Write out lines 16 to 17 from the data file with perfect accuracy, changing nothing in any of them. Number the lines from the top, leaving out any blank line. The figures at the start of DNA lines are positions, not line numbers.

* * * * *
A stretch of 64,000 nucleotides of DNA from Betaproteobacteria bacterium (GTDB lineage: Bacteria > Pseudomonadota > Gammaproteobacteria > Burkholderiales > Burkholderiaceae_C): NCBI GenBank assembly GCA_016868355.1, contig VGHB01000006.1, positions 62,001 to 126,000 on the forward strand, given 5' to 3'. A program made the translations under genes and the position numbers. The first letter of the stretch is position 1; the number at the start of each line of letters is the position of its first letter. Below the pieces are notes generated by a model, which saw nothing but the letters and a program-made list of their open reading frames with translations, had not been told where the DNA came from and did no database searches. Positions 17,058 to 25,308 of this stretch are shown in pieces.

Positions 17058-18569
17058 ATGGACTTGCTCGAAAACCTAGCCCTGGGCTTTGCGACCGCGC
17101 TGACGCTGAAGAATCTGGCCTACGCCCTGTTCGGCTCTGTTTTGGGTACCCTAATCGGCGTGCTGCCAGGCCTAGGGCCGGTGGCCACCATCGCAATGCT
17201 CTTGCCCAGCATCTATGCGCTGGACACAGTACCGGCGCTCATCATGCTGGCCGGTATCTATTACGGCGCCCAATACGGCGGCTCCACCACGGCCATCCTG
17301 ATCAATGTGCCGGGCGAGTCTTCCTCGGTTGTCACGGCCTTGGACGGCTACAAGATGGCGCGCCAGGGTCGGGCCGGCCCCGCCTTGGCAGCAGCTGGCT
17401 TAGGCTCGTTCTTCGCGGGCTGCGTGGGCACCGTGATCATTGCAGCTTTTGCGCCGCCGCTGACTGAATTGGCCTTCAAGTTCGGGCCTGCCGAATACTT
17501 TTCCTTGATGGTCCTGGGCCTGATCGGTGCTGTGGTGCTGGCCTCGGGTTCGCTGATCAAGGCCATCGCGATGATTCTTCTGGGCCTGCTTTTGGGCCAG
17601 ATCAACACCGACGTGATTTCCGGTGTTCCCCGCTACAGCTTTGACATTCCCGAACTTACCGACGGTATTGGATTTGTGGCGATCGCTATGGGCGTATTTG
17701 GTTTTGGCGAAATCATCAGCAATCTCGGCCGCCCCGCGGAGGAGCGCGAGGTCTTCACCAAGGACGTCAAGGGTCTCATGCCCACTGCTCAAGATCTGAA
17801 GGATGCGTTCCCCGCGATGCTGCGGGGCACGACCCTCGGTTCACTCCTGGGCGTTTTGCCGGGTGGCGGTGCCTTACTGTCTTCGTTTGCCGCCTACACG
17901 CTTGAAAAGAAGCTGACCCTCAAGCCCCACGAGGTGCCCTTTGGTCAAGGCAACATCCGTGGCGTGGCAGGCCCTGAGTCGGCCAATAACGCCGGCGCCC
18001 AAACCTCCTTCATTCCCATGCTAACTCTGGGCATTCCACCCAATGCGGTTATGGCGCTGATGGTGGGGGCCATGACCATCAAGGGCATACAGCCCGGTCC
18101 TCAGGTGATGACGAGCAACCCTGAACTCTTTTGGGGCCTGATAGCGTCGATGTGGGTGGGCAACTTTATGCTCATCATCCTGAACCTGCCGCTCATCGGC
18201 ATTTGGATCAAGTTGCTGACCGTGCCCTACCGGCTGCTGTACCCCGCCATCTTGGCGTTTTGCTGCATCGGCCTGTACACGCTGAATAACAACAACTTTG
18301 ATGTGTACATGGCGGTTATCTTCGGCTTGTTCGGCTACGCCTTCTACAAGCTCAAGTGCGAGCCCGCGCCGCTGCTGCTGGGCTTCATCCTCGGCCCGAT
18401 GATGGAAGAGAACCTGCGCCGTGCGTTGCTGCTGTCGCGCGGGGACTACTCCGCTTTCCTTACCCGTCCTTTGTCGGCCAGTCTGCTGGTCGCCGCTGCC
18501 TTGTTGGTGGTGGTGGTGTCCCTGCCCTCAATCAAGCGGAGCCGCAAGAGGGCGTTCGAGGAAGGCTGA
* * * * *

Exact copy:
18301 ATGTGTACATGGCGGTTATCTTCGGCTTGTTCGGCTACGCCTTCTACAAGCTCAAGTGCGAGCCCGCGCCGCTGCTGCTGGGCTTCATCCTCGGCCCGAT
18401 GATGGAAGAGAACCTGCGCCGTGCGTTGCTGCTGTCGCGCGGGGACTACTCCGCTTTCCTTACCCGTCCTTTGTCGGCCAGTCTGCTGGTCGCCGCTGCC